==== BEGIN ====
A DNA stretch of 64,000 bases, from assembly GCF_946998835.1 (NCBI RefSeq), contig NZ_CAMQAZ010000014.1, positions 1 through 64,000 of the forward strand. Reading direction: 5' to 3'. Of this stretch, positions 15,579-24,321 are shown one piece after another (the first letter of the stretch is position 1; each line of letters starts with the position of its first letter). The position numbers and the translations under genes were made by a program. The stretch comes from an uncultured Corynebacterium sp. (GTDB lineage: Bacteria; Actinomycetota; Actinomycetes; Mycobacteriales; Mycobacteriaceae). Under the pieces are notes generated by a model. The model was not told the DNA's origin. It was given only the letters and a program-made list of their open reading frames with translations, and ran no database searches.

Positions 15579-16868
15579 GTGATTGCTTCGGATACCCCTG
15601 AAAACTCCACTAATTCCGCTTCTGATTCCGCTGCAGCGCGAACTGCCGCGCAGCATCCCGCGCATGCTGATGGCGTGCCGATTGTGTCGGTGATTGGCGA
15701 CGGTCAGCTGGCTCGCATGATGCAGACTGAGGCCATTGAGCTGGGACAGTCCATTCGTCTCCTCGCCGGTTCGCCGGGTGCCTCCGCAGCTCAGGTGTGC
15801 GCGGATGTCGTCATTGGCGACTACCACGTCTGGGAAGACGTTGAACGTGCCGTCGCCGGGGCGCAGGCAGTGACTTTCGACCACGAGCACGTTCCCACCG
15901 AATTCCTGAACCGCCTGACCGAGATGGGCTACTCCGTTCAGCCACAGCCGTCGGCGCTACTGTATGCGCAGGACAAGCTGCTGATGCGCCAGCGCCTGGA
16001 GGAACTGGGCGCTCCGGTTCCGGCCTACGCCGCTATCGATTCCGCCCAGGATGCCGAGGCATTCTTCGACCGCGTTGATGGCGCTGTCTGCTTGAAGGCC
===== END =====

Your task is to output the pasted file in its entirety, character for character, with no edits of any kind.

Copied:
A DNA stretch of 64,000 bases, from assembly GCF_946998835.1 (NCBI RefSeq), contig NZ_CAMQAZ010000014.1, positions 1 through 64,000 of the forward strand. Reading direction: 5' to 3'. Of this stretch, positions 15,579-24,321 are shown one piece after another (the first letter of the stretch is position 1; each line of letters starts with the position of its first letter). The position numbers and the translations under genes were made by a program. The stretch comes from an uncultured Corynebacterium sp. (GTDB lineage: Bacteria; Actinomycetota; Actinomycetes; Mycobacteriales; Mycobacteriaceae). Under the pieces are notes generated by a model. The model was not told the DNA's origin. It was given only the letters and a program-made list of their open reading frames with translations, and ran no database searches.

Positions 15579-16868
15579 GTGATTGCTTCGGATACCCCTG
15601 AAAACTCCACTAATTCCGCTTCTGATTCCGCTGCAGCGCGAACTGCCGCGCAGCATCCCGCGCATGCTGATGGCGTGCCGATTGTGTCGGTGATTGGCGA
15701 CGGTCAGCTGGCTCGCATGATGCAGACTGAGGCCATTGAGCTGGGACAGTCCATTCGTCTCCTCGCCGGTTCGCCGGGTGCCTCCGCAGCTCAGGTGTGC
15801 GCGGATGTCGTCATTGGCGACTACCACGTCTGGGAAGACGTTGAACGTGCCGTCGCCGGGGCGCAGGCAGTGACTTTCGACCACGAGCACGTTCCCACCG
15901 AATTCCTGAACCGCCTGACCGAGATGGGCTACTCCGTTCAGCCACAGCCGTCGGCGCTACTGTATGCGCAGGACAAGCTGCTGATGCGCCAGCGCCTGGA
16001 GGAACTGGGCGCTCCGGTTCCGGCCTACGCCGCTATCGATTCCGCCCAGGATGCCGAGGCATTCTTCGACCGCGTTGATGGCGCTGTCTGCTTGAAGGCC